Monday, January 31, 2011


I was supposed to be away on my Tobacco UK Tax Resistance shopping trip but my plans were thwarted by the Belgians.

And the news when we arrived at Hull Docks that out boat to Zeebrugge was cancelled because of technical difficulties at the other end was not made any easier due to the ugliness of the city which we had to drive through twice in one evening.

My eyes still hurt from looking at the horrific architecture. Tried as I could to find something nice about Hull as we drove through, I simply could not.

The image of the City's Premier Inn is an example of how Hull got it all wrong. It looks rather like it was designed by people on acid - who had a bad trip half way through the build and then changed their minds.

I know my view is limited as I have never visited the city and I'm sure even Hull must have some heritage pleasing to the eye. I did sneak a look down into the Old Town as we passed and it looked quite nice but certainly the approach to Hull is a bloody eyesore.

The building which houses the Deep underwater attraction, for example, is just plain awful. There is a beautifully decorative old pub that stands on a corner as you enter Hull. It looks as if everything around it was demolished and then rebuilt in 60s asbestos.

Then there is the old, shattered, Airfix factory which, apparently, will be a business park. If the rest of Hull architecture is anything to go by, then I'm sure it will be built on the cheap and look pretty horrendous when it's finished.

The best thing about Hull, I think, is it's people. I felt sorry for the lady at the check in desk who had been on since 7am telling disgruntled passengers that their trip was off. She was monumentally patient with my grumpy other half and even managed to charm him around by throwing in a better cabin and bus transfer to and from Zeebrugge to Bruges.

I told her we hadn't eaten - as we planned to eat on the boat despite the expense - and a hungry man is an angry man. She advised that there were plenty of nice places to stop and eat in Hull. We didn't find them. As we drove through the ugly place we passed take away after take away and the only restaurant we could find was Chinese.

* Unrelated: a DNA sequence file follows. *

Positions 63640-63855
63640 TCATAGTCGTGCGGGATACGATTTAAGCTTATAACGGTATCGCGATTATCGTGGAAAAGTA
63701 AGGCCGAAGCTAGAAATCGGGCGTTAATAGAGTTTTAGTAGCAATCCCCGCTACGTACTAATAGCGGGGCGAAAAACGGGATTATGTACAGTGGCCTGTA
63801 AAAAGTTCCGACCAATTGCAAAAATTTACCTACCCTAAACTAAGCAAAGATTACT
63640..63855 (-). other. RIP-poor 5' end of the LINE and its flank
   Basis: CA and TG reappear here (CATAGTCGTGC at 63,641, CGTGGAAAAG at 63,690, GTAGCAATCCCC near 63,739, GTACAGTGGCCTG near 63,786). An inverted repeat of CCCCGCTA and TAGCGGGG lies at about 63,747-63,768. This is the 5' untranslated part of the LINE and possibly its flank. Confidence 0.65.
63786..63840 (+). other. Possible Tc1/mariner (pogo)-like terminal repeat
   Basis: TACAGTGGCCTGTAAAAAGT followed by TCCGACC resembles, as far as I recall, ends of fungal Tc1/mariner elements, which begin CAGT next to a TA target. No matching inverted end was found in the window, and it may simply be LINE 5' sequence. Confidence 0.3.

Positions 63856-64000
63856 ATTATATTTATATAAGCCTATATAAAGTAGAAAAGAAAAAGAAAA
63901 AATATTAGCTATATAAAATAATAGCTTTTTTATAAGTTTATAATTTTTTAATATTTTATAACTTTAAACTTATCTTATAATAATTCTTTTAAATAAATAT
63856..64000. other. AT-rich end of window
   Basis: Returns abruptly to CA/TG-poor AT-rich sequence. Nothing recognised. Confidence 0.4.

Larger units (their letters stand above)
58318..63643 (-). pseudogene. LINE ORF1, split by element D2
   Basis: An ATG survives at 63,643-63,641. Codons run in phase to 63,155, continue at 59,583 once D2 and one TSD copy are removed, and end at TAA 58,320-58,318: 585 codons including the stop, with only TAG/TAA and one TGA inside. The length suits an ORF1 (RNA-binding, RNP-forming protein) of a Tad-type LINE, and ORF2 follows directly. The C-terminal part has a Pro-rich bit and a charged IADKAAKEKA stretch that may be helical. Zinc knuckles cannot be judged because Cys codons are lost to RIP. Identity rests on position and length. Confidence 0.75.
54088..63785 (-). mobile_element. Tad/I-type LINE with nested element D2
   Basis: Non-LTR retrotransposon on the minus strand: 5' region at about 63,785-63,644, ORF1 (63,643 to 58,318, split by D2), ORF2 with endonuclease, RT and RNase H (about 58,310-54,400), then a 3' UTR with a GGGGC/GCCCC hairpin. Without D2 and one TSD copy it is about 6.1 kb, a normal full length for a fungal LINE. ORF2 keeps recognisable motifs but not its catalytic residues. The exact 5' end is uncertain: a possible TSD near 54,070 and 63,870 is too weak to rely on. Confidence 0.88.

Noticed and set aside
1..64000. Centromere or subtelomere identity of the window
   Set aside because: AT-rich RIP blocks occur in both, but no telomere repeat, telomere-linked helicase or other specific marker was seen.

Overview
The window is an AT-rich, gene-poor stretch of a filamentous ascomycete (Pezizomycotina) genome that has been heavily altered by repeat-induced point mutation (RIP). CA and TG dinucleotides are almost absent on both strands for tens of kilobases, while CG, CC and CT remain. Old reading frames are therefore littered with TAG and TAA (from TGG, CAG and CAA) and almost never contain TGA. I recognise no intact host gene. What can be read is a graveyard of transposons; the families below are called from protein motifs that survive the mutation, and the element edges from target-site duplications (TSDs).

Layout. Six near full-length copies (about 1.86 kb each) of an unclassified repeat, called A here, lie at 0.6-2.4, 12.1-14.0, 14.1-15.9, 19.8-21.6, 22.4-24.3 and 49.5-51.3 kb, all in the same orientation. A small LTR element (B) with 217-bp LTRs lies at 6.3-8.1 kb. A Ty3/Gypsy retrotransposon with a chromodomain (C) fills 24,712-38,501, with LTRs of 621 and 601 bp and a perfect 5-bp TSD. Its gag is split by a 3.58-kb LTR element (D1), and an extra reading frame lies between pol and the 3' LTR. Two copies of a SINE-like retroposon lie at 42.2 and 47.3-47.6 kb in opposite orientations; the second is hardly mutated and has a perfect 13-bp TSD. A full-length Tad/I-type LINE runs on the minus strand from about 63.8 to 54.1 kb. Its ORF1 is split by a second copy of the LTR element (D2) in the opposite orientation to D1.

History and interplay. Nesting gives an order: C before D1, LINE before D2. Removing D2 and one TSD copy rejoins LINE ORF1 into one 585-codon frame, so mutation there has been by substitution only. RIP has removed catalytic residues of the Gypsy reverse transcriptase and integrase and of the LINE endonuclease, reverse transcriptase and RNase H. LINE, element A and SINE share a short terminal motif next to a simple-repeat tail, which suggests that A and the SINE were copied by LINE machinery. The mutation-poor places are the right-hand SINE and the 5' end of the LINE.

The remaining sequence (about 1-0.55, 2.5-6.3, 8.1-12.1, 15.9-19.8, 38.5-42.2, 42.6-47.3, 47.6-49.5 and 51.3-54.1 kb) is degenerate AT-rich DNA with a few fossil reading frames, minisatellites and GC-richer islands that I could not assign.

It was on the edge of what felt like a really rough area, next to a place that sells conservatories, but there was no parking that we could see - except a space that threatened clamping for a release fee of £75.

As we were only an hour or so from home, we decided to drive back to eat. We pulled into Damon's restaurant - a place we haven't been for years because it is rather over priced for what you get. We felt all dressed up with no where to go and so justified the stop.

The place has always been non-smoking on the restaurant side and if you wanted to smoke before, you had to go the bar. I didn't mind that. I did, however, find their no smoking sign offensive. It boasted "It's The Law!" to rub smokers' noses right in it - despite the fact that its walls were littered with images of old 30s, 40s, 50s, and 60s Hollywood stars like James Dean - all with fags in their mouths.

Monumentally hypocritical but at least the photos help to keep alive my culture and they haven't been airbrushed on demand by the anti-smoking industry yet.

It was one of very few visits to eat out since the ban and I recognised why I hate it. It felt like being at work. I don't mind not smoking at work. I can handle that fine. But when it comes to my leisure time, I should be able to decide where I spend it and how. A fine meal was also ruined by not being able to have that after meal smoke - like the after meal brandy that others are still allowed to enjoy.

The pleasure of eating out has gone.

Now we're home again, I'm back to work, and looking forward to a rescheduled shopping trip next week if all goes to plan.

Maybe I'll shut my eyes as we drive through Hull next time - and then the nightmares won't return.